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When you’re sitting in a restaurant (not now, but soon!), do you ever look at a wine list, nod your head and hope for the best when the bottle is brought over? Hoping to save you from any less-than brilliant wine experiences, we asked sommelier Thomas Maiden to break down the basics of pairing wine with food in a way that’s digestible.


It turns out, like most things in life, the trick is achieving balance. Acid balances fat, tannin balances salt.



Let’s take a look at acid first. A lot of people assume they don’t like acidity, but if it’s in a well-made wine they’ll enjoy it. Next time you take a sip, notice whether your mouth starts watering once you’ve swallowed the wine. If there’s a reaction, it’s being triggered by the acidity!


Have you ever wondered how you can hold the world record for most cheese or salumi consumed while you’re drinking wine? This comes down to the acid. Every sip of wine you take refreshes your palate, priming it for more.



Looking to acquaint yourself with high acidity? Try:

  • 2018 Erste + Neue Pinot Grigio, Alto-Adige with Squid ink spaghetti, WA blue swimmer crab, chilli, tomato, fish roe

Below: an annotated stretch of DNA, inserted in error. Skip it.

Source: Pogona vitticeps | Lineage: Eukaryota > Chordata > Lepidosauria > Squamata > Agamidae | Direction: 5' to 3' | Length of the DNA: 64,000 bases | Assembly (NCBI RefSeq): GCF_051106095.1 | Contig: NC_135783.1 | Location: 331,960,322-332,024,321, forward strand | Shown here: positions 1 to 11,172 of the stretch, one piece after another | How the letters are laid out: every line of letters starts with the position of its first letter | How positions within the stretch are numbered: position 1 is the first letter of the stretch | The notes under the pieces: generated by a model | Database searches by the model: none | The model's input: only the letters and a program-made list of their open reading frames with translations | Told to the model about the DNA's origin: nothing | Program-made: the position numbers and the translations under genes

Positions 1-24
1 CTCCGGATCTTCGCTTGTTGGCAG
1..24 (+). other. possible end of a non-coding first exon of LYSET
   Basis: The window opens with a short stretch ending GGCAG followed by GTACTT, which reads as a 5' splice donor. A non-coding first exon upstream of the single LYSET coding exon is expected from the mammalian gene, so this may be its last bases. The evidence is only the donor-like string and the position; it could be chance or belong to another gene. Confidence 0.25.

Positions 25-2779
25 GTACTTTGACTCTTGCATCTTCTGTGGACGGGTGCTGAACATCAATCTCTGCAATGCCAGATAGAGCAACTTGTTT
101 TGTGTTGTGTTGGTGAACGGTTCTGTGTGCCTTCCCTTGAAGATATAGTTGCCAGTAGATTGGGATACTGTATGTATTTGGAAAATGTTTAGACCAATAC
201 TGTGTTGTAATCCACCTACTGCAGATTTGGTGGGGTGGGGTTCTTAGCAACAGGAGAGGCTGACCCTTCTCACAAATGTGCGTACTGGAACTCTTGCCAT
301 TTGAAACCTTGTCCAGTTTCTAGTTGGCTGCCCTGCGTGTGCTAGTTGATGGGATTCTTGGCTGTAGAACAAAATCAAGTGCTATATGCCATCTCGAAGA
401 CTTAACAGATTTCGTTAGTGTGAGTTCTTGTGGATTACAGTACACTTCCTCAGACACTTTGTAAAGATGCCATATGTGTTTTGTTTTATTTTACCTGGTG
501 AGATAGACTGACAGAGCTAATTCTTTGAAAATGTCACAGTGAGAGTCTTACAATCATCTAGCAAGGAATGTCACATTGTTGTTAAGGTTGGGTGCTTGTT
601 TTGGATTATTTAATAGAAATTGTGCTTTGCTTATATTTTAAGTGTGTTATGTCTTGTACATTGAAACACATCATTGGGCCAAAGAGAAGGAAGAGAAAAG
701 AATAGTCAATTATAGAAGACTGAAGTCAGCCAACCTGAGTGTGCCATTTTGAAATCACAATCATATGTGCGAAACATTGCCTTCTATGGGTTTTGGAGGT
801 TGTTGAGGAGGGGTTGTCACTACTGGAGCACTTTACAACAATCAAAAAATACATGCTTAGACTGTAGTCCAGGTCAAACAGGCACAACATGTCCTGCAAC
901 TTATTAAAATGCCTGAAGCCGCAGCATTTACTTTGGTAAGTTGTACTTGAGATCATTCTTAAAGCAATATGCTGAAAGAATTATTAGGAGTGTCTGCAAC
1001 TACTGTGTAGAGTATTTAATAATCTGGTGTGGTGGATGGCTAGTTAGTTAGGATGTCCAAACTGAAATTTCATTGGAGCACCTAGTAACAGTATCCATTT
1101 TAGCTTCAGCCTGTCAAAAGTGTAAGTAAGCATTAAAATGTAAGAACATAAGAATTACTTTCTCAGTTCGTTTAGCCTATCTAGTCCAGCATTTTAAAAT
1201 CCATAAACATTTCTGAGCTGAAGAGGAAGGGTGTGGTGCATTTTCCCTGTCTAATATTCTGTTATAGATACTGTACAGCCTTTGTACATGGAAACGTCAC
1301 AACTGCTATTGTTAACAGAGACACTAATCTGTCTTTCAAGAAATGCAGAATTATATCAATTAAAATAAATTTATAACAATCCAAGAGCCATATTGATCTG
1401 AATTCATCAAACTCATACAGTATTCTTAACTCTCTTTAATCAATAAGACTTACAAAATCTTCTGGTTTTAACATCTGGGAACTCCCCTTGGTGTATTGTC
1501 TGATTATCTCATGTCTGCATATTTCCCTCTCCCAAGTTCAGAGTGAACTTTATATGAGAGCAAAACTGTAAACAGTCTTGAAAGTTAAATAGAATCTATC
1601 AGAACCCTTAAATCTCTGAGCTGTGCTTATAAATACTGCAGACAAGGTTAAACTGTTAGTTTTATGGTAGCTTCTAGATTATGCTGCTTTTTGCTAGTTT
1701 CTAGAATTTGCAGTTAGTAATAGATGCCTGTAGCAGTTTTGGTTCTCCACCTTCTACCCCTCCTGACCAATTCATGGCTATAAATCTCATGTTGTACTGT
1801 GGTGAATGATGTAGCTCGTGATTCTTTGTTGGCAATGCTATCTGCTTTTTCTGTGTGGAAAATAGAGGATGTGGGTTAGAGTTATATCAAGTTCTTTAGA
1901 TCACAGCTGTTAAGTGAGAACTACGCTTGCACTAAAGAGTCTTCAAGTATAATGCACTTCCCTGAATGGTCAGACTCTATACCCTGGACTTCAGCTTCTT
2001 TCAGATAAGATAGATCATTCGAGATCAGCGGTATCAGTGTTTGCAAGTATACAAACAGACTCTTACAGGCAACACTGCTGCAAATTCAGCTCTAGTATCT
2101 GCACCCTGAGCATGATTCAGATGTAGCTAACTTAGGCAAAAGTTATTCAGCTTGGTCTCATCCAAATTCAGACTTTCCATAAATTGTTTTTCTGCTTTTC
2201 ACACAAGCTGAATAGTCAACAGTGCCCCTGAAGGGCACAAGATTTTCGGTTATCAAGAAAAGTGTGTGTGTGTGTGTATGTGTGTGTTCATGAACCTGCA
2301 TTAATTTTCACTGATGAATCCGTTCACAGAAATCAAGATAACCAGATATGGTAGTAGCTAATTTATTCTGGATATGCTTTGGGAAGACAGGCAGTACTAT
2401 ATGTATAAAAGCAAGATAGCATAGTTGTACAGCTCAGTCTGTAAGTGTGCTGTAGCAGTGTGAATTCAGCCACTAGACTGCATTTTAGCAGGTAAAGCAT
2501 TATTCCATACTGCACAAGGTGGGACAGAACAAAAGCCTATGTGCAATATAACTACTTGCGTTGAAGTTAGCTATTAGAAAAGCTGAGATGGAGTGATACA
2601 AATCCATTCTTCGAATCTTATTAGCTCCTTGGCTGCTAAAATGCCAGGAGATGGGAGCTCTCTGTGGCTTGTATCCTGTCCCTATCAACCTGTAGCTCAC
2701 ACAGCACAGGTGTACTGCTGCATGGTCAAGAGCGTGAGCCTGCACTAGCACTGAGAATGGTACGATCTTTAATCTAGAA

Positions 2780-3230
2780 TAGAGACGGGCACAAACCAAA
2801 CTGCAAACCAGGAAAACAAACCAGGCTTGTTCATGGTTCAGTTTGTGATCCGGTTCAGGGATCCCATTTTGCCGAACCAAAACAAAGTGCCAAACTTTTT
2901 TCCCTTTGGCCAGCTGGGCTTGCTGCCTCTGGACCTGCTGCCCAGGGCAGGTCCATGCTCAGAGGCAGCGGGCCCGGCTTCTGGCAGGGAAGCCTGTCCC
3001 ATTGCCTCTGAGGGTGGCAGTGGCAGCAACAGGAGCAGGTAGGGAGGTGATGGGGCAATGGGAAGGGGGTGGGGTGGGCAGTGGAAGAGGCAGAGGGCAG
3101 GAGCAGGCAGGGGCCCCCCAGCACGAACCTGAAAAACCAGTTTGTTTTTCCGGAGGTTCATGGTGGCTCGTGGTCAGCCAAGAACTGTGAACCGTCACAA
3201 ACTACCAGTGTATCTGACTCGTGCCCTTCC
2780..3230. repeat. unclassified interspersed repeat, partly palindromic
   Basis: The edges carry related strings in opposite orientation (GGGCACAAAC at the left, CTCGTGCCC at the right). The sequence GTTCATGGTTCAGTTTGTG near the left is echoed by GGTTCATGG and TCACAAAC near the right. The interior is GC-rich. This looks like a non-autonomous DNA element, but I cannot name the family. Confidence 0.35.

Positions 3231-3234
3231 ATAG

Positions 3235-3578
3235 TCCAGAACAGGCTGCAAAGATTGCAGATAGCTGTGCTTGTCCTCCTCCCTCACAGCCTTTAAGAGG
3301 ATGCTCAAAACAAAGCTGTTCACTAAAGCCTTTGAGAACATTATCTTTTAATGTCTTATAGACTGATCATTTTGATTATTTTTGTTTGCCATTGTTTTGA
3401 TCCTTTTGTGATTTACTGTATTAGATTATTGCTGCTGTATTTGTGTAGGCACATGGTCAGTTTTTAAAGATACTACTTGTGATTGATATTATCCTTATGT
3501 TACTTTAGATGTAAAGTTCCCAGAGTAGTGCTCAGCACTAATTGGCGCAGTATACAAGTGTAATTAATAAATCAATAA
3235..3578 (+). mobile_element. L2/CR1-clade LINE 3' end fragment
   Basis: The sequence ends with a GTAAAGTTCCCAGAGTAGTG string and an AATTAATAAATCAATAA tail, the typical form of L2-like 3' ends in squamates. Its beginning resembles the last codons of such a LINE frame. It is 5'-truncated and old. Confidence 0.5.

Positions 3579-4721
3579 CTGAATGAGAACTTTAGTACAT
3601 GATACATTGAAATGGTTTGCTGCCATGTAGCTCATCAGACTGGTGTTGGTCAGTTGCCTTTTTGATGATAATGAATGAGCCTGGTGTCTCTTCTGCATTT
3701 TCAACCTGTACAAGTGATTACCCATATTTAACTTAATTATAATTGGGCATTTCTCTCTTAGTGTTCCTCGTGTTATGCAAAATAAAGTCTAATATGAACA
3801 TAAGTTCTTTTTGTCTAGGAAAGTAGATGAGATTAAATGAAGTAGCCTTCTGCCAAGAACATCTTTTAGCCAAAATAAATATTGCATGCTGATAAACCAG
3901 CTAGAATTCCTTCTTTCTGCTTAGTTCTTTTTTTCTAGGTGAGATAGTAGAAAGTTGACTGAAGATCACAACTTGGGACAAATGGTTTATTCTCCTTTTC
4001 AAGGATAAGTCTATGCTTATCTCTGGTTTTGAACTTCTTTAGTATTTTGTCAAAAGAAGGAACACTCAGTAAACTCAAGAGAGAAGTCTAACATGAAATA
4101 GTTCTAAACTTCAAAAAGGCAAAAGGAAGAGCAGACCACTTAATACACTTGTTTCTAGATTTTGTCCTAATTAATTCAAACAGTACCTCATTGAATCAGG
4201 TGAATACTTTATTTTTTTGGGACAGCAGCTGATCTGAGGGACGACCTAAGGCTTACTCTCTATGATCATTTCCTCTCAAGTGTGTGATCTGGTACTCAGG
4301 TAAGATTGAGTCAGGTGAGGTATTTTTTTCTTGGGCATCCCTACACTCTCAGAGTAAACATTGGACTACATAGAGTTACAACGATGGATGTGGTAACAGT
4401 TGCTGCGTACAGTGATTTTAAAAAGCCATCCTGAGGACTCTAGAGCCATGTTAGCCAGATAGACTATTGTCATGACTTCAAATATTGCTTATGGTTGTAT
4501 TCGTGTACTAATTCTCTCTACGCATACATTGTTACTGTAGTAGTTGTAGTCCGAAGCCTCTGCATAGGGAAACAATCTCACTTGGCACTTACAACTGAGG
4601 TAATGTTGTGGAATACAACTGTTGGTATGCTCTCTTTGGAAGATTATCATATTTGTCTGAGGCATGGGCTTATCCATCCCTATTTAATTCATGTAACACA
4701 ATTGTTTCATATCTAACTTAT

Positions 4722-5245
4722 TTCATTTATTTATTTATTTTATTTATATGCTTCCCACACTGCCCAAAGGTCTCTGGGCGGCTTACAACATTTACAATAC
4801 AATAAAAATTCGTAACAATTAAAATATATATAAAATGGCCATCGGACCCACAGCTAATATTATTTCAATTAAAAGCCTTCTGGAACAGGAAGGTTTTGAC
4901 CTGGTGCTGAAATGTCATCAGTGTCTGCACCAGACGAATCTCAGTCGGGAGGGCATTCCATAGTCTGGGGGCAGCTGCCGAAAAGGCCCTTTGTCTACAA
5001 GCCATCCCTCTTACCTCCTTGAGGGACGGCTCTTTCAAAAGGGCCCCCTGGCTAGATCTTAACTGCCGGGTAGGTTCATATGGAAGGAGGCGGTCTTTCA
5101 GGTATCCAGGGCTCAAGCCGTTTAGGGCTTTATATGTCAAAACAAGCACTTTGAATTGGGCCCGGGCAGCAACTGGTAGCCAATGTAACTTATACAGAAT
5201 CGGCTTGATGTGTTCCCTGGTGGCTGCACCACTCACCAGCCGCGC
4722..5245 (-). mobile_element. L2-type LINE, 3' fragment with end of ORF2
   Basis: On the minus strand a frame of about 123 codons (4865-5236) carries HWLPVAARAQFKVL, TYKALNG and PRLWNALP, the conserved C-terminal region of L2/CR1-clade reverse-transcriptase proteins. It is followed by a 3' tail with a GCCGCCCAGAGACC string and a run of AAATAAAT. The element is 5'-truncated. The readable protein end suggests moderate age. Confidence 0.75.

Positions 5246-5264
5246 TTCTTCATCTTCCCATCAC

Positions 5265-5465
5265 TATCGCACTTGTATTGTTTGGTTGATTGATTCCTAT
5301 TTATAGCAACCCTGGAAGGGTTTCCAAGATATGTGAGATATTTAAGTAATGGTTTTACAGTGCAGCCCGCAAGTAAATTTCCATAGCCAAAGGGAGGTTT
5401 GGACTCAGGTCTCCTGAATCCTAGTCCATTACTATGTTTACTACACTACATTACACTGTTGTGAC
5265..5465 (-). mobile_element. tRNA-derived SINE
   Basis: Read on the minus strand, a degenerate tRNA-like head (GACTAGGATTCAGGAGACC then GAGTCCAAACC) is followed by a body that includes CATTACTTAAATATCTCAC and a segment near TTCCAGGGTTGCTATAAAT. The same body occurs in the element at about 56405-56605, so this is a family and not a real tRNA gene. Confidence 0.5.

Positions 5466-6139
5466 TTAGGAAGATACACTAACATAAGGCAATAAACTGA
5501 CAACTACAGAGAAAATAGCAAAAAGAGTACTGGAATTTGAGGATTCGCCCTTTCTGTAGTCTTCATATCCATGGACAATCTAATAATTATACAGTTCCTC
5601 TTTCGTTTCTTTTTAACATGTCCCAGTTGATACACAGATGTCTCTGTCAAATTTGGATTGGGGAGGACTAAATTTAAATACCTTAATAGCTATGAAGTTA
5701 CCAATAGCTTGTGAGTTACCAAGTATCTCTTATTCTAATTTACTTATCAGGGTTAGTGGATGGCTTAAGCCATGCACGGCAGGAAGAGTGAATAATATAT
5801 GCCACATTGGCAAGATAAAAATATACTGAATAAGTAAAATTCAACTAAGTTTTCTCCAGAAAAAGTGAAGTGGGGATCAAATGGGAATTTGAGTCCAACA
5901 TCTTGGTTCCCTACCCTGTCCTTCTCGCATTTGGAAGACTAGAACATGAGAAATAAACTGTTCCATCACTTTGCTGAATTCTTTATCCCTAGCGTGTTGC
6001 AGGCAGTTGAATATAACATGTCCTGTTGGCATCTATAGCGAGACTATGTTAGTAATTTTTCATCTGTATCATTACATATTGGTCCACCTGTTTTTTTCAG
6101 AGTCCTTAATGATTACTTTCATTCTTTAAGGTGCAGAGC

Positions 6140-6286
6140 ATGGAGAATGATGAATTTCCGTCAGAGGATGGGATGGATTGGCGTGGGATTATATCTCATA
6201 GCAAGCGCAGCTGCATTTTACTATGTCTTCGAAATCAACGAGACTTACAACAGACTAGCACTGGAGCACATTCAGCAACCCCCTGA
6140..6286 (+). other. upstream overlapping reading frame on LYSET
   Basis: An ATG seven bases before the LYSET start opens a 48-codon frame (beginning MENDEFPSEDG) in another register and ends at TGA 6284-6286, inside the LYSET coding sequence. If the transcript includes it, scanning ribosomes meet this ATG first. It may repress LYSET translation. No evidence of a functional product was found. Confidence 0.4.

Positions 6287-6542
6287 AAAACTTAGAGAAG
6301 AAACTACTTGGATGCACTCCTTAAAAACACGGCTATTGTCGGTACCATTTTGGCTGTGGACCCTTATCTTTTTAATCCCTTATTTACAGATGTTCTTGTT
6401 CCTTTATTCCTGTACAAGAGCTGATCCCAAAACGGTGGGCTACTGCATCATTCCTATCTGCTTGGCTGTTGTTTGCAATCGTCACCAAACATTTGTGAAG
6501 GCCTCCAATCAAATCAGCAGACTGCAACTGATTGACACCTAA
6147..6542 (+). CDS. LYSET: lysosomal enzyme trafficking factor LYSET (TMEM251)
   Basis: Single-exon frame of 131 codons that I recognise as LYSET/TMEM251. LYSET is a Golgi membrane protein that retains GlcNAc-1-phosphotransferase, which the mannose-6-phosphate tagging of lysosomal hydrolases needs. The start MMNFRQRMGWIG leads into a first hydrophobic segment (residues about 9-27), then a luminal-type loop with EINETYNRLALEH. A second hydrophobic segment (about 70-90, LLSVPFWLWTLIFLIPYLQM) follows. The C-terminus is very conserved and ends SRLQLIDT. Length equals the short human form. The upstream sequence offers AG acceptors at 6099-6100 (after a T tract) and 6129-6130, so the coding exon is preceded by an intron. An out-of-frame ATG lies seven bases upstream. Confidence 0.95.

• 2018 William Downie 'Cathedral' Pinot Noir, Yarra Valley with Grilled spatchcock mustard + rainbow chard


Tannins create the dry sensation that you feel and can be balanced by salt, meaning that you can experience more of what a high tannin wine has to offer when paired with something salty.


Generally, red wines are higher in tannins as the grape skins are always used during the winemaking process. Richness in white wines can be increased through processes like barrel-aging and lees-stirring, which produces buttery, oaky notes in pours like Chardonnay.


When you’re eating rich, salty meats — think our Wagyu rump cap or lamb shoulder — a more tannic wine may be your perfect match. While you may have been taught to go directly for a Shiraz with your steak, a Nebbiolo or Sangiovese may be your best bet, offering high levels of tannin and acidity. If a white wine is more appealing to your palate, match rich flavours like oily fish or pork cavatelli with Chardonnay.

Tantalised by tannins or revel in richness? Try:

  • 2016 Bass River Chardonnay, Gippsland with Cavatelli pasta, pork sausage, broccoli

  • 2017 Vietti Langhe Nebbiolo, Italy with Pappardelle, braised rabbit, artichoke, truffle pecorino 


Everyone’s palate changes over time, so any starting point to your wine experience is good. The more you drink, the more you’ll become curious. Find your gateway wine and, armed with your new knowledge, the world is your vineyard.

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